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Thread: Question for Dr. Young concerning MS and TM

  1. #1

    Question for Dr. Young concerning MS and TM

    Dr. Young,

    I am in contact with a woman that says that she has had MS for 18 years. She says that it has never really given her too many problems but 5 months ago she developed some really bad tingling and paralysis and pain and ended up being diagnosed with TM.
    I have heard of such things happening before but she is now being doubted by others on our discussion board...

    What is the probability of developing TM after having MS...?

    Thank You,
    Kevin

  2. #2
    Senior Member lynnifer's Avatar
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    I have TM and I would say 'nil'.

    She may have had TM and then had another attack which is indicative of MS though I've never heard of that period of time between attacks? Remember that TM was/is difficult to diagnose ... her doctor simply may have had it wrong and she misunderstood the explanation?
    Roses are red. Tacos are enjoyable. Don't blame immigrants, because you're unemployable.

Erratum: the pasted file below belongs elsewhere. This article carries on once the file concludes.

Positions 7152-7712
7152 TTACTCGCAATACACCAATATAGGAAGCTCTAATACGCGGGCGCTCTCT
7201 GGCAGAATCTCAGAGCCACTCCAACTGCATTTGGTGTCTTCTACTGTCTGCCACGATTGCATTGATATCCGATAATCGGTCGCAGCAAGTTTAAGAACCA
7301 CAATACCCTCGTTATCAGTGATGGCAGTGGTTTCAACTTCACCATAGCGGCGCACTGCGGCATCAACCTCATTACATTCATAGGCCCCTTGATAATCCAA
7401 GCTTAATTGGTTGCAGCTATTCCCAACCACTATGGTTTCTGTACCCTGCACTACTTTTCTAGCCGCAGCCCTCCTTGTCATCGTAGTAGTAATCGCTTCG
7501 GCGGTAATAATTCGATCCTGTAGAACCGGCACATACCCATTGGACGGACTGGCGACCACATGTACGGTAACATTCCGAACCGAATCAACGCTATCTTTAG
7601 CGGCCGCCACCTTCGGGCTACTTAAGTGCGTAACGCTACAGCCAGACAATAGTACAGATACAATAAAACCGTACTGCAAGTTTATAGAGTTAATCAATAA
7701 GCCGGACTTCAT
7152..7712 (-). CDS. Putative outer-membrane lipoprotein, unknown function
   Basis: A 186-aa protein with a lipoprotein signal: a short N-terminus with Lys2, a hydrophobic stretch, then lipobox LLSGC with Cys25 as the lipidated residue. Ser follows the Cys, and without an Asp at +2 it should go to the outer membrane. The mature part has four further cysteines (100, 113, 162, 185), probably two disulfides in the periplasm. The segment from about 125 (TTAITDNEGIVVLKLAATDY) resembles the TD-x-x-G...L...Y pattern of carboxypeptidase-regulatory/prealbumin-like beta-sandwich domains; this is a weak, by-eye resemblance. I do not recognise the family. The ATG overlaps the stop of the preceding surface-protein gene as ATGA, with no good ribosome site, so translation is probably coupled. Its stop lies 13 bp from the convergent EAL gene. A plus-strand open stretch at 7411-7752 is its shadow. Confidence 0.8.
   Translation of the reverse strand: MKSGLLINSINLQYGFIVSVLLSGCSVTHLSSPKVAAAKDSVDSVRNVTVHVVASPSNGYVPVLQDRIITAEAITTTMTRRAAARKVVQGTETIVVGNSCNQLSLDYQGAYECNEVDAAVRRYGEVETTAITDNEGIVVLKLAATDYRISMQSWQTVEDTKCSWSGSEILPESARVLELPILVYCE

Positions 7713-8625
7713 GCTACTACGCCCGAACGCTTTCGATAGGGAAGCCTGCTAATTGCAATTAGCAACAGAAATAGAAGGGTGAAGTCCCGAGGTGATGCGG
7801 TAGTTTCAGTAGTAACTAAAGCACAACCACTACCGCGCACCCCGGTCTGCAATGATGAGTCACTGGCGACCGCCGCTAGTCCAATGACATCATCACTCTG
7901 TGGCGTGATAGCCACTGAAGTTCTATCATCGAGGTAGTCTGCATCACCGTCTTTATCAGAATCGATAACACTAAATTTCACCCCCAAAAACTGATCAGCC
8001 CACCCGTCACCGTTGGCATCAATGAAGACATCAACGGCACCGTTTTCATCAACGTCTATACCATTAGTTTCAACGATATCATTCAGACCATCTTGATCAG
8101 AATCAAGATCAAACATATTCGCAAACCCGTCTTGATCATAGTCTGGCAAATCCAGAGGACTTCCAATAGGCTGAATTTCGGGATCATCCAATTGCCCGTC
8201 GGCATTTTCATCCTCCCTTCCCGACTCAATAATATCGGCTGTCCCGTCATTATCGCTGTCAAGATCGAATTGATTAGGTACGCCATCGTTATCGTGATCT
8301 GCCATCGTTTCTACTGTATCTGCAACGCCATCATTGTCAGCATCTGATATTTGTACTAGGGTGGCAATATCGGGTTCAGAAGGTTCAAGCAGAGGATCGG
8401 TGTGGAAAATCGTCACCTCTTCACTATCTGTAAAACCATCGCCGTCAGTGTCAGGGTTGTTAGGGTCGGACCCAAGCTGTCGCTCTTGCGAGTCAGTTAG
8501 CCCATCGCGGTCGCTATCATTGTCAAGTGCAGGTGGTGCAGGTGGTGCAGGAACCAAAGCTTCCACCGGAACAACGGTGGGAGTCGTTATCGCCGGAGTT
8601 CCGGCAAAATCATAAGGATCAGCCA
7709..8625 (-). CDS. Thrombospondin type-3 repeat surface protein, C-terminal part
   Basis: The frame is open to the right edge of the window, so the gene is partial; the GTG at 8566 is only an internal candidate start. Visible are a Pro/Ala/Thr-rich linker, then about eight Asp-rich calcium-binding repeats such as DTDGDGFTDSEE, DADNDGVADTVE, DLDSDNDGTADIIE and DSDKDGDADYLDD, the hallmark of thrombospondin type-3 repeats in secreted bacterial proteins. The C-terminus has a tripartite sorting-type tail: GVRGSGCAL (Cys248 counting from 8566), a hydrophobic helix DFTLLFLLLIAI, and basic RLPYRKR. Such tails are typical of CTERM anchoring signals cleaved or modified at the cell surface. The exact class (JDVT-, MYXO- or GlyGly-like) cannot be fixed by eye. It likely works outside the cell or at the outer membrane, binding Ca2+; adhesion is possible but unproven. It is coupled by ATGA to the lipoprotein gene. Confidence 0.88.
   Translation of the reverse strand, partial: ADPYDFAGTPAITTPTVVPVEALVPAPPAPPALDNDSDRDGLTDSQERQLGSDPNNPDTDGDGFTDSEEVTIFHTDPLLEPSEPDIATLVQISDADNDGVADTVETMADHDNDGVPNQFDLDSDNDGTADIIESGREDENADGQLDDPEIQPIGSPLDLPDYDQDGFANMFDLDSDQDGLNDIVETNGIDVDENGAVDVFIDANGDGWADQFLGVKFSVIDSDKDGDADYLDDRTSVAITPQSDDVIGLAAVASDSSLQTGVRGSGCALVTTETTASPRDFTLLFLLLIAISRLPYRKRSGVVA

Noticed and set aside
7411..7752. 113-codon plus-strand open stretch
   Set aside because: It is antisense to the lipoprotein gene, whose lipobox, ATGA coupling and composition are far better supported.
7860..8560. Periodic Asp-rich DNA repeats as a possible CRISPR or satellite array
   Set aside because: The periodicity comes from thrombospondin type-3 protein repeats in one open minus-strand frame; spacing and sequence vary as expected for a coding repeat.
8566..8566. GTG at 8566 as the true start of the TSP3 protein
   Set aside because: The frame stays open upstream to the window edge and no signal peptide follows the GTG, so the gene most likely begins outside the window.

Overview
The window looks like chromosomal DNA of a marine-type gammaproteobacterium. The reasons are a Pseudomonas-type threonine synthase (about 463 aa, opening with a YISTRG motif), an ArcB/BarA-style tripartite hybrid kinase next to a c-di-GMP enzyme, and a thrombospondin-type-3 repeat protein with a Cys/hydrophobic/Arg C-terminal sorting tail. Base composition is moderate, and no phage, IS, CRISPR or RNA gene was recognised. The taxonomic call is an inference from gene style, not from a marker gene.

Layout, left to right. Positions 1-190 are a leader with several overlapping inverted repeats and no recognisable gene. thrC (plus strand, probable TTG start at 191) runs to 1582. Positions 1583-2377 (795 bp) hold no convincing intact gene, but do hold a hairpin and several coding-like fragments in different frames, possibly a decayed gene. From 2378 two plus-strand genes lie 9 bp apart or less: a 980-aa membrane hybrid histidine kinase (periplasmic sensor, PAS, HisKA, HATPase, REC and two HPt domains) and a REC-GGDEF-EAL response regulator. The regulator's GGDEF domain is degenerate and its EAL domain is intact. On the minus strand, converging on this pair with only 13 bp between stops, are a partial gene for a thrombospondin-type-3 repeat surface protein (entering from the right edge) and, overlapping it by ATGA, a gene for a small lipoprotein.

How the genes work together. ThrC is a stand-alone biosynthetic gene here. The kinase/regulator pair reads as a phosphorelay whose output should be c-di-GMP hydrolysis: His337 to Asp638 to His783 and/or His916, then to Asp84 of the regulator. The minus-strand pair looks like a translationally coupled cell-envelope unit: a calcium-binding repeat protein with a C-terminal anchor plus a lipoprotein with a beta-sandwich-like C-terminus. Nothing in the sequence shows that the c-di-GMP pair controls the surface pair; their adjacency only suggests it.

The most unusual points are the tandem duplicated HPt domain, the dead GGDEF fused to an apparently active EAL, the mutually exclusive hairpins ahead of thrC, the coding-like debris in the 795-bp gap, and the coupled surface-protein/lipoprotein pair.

T-11 Flaccid Paraplegic due to TM July 1985 @ age 12

  3. #3
    Quote Originally Posted by TMKevin View Post
    Dr. Young,

    I am in contact with a woman that says that she has had MS for 18 years. She says that it has never really given her too many problems but 5 months ago she developed some really bad tingling and paralysis and pain and ended up being diagnosed with TM.
    I have heard of such things happening before but she is now being doubted by others on our discussion board...

    What is the probability of developing TM after having MS...?

    Thank You,
    Kevin
    Kevin,

    Multiple sclerosis is an autoimmune disease, i.e. a disease in which the body's own immune system attacks the myelin. There are several types of multiple sclerosis. The first and most common is the intermittent-relapsing type where one has acute episodes of demyelination, recovery, and long periods (months to years) between episodes. The second is chronic progressive multiple sclerosis where things go downhill steadily.